“It’s not just me, I know about five other people who are also black that Uber just blocked out that way as well. And I’ve read different stories in papers and online about people from Asian backgrounds who have been blocked out. It’s widely reported in the papers, that the facial recognition system can’t recognise BAME people. And I think that proves that what they are doing is really, really discriminatory against BAME people.
“I’m just one of the victims. What else can we do? They are there in their office sitting behind their desk and thinking they can just mess with other people’s lives who are working tirelessly to make ends meet.
“If it has been widely proved that Microsoft’s system is faulty, why are the company using it? That is the question I want to put to them. When Microsoft themselves state that the algorithm is faulty and that they are working to rectify it and they still haven’t rectified it until now, then you shouldn’t go ahead and use it, because it’s going to affect a lot of people.
“And in terms of the government, I think they should tell those companies to either stop using it or use human recognition instead of machine recognition.”
Brian Forwood worked as a private hire driver for 12 years in Liverpool. His Uber account was terminated in December 2020.
“On the 27th of December last year, I dropped a customer off. Immediately after, I got a message saying “you are unable to work, contact ‘support’”. About five hours later I finally managed to get through, and they said they couldn’t deal with it, as another team deals with this stuff, and they will call me back.
“I didn’t get a call until three days after that, when a gentleman said: ‘We’ve had a complaint that you haven’t been wearing a face mask’.
I said: ‘Well that’s a false report, I wear a face shield and I wear one everyday and all the time.’ You can’t access the app without it, because it makes you take a selfie with the face covering on before it allows you to activate the app.
He said: ‘Well we have had a look into it, and we have decided to deactivate you with no possibility of you ever working for us again!” I actually thought for a second it was a prank. I was just in that much shock.
I said ‘you’ve got to take into consideration people making false accusations like that before you take my livelihood away’. I told him that I’ve not got one 1 star [customer rating] on the app, I’ve got all four and five stars.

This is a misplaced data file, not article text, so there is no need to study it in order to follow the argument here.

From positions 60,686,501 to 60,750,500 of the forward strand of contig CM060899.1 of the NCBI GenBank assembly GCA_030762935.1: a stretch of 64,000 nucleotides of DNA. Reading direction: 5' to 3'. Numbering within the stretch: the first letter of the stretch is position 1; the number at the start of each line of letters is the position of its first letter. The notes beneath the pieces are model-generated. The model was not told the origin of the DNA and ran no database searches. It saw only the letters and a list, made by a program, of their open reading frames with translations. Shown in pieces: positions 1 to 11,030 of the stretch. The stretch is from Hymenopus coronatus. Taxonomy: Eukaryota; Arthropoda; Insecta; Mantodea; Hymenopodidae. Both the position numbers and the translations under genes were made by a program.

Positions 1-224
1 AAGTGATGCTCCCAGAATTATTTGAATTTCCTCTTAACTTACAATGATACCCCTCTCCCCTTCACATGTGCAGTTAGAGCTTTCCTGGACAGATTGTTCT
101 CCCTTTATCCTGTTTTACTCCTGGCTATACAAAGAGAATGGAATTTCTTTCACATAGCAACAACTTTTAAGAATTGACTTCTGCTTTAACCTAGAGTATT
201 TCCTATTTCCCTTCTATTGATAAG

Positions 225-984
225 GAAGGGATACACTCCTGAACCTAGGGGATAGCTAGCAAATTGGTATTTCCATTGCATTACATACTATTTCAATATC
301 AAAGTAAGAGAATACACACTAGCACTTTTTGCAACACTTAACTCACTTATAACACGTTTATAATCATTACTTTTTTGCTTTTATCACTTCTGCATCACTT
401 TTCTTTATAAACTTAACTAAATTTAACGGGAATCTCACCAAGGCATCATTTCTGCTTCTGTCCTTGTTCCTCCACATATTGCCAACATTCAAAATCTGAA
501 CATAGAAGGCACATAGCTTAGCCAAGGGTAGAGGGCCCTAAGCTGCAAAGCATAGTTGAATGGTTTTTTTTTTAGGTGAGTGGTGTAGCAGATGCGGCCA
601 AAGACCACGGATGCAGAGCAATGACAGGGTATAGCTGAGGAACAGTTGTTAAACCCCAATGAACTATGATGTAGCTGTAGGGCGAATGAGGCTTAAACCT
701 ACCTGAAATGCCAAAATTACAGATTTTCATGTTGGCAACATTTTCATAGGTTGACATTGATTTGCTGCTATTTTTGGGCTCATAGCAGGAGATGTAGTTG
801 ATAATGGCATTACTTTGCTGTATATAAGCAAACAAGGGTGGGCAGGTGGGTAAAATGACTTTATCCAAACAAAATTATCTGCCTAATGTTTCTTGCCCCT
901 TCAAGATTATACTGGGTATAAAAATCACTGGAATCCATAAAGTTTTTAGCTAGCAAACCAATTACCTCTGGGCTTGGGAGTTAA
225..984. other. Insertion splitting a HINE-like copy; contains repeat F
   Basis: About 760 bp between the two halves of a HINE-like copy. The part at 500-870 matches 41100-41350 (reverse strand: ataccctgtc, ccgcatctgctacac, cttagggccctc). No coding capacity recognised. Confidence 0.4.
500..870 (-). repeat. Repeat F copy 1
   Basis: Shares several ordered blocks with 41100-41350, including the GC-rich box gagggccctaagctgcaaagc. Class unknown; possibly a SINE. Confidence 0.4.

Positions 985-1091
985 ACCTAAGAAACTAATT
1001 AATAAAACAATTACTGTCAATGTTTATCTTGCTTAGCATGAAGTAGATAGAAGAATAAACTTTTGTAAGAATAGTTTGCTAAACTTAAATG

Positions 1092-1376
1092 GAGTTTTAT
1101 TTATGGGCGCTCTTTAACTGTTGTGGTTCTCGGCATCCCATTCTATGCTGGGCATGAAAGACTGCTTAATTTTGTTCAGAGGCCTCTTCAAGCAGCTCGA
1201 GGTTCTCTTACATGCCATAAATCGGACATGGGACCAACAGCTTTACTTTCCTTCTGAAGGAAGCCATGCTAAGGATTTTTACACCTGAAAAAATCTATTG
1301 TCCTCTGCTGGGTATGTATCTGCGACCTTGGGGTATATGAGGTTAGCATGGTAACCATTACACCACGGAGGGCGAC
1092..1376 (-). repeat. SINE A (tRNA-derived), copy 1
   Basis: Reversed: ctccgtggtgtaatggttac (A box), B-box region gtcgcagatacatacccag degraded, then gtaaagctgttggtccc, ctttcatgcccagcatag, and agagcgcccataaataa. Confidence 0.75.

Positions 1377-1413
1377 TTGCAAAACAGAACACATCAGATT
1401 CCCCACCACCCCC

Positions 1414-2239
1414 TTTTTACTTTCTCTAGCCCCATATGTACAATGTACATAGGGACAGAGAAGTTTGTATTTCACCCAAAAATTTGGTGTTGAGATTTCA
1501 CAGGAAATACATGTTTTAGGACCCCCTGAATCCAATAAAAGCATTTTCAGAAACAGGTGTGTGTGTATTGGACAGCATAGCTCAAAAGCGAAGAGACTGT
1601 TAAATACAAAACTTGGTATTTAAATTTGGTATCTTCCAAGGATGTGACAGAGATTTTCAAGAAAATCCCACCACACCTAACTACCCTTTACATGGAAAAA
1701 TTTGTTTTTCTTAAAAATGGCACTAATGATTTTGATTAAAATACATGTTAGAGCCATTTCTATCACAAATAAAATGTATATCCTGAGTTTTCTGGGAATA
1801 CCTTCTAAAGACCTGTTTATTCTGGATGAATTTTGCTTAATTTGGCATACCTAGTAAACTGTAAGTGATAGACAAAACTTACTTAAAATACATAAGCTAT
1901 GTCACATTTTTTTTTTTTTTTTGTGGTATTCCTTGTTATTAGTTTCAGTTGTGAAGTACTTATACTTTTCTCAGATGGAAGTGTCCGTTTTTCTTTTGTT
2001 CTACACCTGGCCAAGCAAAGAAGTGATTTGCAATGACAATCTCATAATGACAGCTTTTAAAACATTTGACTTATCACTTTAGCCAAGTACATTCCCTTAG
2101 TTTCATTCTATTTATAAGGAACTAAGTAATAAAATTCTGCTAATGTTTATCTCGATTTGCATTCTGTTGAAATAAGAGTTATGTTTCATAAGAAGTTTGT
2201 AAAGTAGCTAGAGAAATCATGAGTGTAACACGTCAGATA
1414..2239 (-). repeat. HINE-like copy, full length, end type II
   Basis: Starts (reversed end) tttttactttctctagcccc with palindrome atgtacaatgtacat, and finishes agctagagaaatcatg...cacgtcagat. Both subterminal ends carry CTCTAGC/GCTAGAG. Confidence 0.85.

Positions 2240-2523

After that, I had to go back to the company that I used to work for, which makes me very unsafe and I get major anxiety from the job I’m in now. I’ve had to get loans off family members to pay for a training course. This is not a job I want to stay in because it causes me a lot of anxiety and stress.
Since I’ve been sacked from Uber we’ve had three mortgage applications rejected. Because when you are on Uber all your finances have got a paper trail. Your credit rating goes up. So it’s had that knock-on effect. My wife has struggled with stress because she knows I’m stressed. What can I do? Because the bills are still coming in.
“My first impression of Uber and their algorithmic system was, how did they get round the local taxi regulations? Because it falls short straight away on several issues.
“You are not dealing with a human, you are dealing basically with an app that can decide whether you work or not every day. The trouble you have with this app is unreal. For example, it detects fraudulent behaviour that’s not fraudulent behaviour. You can be stopped from working for several days because you cannot get through to a human being.
“Local taxi companies have an office where you can go into and deal with a human to resolve issues. With Uber, your are trying to get through to a phone in California. And when you do get through, the person on the other side is just reading off a script. It’s like you are talking to a computer. There’s no office that you can go in and resolve issues.
“You’ve got no rights basically. There’s no safety net. They just say: ‘You’re deactivated, good bye’. No compassion, no empathy that you’ve got bills, you’ve got a family, you’ve got a mortgage – it’s just ‘goodbye’.
“The local taxi licensing should be taking a close look at it, but they just want to throw the taxi licenses out like confetti because they get money. Every taxi license they give out, it’s £150 for them. By the taxi licensing regulation, you are supposed to have an office, with people in that office as support for the drivers. They don’t – Uber don’t have anything. They have an on-boarding hub, but if you go down there to deal with an issue, they won’t see to you. They simply say, ‘we’re just on-boarding you have to go through the app for any issues.’ So there’s no one from Uber who you can go and speak to.
“There has got to be more support from the government and local councils because right now there’s nothing.”